Abstract

Studies of depth acuity under commonplace viewing conditions have not found the effects of viewing distance to be in accord with stereoscopic theory of depth perception. To account for the results, it was proposed previously that vernier acuity may be the major basis for the quantitative discrimination of real depth; that binocular parallex, although important to the impression of depth and critical for stereoscopic vision, may provide at best only a weak quantitative aid to real depth perception. Such an explanation might have been erroneously forced from the “commonplace” studies performed since in those studies all target edges were always clearly defined for the subject and this might be expected to enhance coincidence-type depth clues without necessarily enhancing the stereoscopic clue. On the other hand, in the standard Howard-Dolman two-rod test upon which the “commonplace” studies were modeled, only the vertical edges of the rods are visible, and this might be expected to enhance the relative utility of stereopsis as a depth clue by reducing the effectiveness of vernier-type depth clues. This experiment was designed primarily to investigate this matter by studying the effects of distance with the Howard-Dolman apparatus.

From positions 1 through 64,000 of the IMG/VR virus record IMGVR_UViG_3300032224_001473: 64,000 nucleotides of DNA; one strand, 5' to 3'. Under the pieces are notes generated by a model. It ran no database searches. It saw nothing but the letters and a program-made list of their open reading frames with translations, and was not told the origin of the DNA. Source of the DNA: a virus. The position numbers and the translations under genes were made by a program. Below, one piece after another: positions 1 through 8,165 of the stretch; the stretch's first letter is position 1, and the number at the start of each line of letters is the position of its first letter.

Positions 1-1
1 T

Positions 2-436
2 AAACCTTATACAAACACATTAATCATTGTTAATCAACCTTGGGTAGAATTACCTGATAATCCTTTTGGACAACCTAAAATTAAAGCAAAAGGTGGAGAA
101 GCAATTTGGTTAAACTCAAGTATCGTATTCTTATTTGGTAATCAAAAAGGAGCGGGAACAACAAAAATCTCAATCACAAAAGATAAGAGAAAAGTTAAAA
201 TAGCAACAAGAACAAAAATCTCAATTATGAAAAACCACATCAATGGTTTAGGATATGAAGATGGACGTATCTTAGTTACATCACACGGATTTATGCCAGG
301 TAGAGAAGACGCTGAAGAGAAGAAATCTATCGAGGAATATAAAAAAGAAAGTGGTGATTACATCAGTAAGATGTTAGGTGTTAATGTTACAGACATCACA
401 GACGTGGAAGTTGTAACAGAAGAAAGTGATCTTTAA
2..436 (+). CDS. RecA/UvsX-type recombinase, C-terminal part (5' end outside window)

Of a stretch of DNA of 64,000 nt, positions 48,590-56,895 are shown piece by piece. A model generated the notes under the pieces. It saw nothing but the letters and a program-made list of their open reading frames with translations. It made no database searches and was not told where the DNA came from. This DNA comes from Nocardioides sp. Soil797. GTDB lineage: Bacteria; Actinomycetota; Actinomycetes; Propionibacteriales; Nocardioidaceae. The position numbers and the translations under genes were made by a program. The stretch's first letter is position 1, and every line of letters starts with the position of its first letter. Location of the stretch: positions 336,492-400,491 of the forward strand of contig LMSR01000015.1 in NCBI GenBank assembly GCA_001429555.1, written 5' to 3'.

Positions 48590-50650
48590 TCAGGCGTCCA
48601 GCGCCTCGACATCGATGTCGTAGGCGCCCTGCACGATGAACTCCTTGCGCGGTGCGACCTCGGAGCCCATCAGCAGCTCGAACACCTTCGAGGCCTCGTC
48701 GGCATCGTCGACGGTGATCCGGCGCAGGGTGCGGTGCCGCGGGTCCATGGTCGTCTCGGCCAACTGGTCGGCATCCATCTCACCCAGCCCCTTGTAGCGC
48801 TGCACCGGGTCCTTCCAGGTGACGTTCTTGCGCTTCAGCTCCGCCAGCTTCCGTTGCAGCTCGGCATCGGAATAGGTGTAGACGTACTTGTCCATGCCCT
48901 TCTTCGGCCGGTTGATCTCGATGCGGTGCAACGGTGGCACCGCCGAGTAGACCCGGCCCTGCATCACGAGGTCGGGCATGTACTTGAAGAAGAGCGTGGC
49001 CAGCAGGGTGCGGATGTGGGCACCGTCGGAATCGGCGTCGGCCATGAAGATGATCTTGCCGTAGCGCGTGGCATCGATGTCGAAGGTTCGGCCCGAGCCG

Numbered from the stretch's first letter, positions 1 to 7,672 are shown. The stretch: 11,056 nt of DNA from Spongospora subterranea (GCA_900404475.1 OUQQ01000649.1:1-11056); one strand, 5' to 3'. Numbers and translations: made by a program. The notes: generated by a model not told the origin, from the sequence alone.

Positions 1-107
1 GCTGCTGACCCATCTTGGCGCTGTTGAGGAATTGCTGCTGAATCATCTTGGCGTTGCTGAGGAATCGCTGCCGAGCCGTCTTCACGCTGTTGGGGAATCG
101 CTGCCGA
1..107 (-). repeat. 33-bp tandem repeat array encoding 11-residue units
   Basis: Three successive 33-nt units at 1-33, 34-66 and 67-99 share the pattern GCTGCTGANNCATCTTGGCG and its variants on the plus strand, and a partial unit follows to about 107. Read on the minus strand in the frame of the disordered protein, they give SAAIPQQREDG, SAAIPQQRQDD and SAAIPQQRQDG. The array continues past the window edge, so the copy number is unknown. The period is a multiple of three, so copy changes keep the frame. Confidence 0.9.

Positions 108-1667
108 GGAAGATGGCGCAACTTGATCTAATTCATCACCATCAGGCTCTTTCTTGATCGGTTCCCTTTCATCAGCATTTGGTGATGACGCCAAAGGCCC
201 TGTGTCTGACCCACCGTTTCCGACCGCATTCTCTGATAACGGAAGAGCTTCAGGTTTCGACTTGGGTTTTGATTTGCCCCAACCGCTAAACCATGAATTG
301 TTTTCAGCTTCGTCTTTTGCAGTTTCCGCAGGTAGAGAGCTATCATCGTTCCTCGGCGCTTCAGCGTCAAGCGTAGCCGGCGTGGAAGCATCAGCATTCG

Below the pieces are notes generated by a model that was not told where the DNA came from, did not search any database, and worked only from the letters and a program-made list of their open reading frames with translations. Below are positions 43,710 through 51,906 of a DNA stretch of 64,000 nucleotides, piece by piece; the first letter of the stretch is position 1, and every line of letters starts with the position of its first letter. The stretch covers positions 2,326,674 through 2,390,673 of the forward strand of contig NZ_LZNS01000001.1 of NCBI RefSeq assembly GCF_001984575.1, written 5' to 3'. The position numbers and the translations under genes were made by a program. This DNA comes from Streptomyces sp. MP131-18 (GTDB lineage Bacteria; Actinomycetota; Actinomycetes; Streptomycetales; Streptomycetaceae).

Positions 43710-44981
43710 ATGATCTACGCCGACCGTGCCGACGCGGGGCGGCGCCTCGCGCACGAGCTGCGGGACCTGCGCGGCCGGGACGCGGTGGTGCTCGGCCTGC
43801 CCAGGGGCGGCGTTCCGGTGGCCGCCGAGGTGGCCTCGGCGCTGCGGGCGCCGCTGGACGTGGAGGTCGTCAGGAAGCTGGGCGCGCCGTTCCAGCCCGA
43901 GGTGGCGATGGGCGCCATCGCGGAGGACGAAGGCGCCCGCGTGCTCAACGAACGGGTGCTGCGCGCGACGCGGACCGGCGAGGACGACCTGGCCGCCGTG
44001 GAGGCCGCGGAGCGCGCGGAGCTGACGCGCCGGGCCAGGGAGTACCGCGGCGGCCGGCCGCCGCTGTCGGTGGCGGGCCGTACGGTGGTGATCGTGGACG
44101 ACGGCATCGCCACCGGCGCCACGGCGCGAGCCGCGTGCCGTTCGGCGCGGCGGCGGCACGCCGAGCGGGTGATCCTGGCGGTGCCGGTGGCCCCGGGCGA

It was found that a distance function derived earlier from the average acuities obtained in a “commonplace” study provided a very good fit to the average acuities obtained with the Howard-Dolman test. It was concluded, therefore, that the possible relative disadvantage of stereopsis as a clue in the “commonplace” studies did not affect the results obtained or vernier hypothesis proposed.

© 1956 Optical Society of America

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